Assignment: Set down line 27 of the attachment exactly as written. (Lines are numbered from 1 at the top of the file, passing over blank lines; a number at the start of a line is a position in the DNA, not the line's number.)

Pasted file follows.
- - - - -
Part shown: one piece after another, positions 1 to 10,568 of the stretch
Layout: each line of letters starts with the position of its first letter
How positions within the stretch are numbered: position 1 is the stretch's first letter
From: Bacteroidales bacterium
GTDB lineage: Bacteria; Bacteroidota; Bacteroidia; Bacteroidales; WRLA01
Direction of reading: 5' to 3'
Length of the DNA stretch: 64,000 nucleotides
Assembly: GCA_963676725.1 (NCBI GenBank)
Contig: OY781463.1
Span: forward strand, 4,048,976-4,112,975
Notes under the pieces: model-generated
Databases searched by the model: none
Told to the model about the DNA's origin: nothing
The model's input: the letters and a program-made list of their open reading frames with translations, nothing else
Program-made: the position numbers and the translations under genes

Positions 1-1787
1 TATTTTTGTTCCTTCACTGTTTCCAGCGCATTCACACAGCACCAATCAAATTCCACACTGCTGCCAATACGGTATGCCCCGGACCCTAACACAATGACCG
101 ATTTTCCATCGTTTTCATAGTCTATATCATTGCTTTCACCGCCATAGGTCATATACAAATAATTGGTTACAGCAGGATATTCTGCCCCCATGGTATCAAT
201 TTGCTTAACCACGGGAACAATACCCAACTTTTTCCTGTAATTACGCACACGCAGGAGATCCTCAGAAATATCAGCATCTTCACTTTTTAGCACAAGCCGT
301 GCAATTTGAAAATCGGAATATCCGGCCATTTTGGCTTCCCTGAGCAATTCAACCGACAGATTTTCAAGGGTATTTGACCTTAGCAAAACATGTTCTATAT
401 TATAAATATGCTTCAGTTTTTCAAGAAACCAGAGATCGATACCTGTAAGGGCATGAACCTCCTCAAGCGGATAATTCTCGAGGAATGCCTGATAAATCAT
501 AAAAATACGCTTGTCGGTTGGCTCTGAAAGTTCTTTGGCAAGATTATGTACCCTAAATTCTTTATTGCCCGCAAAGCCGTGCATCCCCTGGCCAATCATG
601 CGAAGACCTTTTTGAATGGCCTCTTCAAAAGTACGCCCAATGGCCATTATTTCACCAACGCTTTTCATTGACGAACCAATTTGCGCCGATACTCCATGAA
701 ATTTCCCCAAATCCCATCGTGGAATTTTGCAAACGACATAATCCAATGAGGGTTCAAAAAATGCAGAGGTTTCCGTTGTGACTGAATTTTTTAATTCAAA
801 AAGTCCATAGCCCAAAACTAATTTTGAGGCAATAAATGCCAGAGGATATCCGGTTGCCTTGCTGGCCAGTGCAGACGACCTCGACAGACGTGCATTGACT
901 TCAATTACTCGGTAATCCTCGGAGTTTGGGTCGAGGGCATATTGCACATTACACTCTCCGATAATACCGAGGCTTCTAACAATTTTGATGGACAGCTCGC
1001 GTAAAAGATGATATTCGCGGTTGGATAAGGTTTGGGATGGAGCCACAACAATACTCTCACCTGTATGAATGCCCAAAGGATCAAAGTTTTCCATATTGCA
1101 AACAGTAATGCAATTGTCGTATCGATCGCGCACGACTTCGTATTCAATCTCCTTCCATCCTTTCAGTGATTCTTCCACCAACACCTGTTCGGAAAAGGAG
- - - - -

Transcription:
1001 GTAAAAGATGATATTCGCGGTTGGATAAGGTTTGGGATGGAGCCACAACAATACTCTCACCTGTATGAATGCCCAAAGGATCAAAGTTTTCCATATTGCA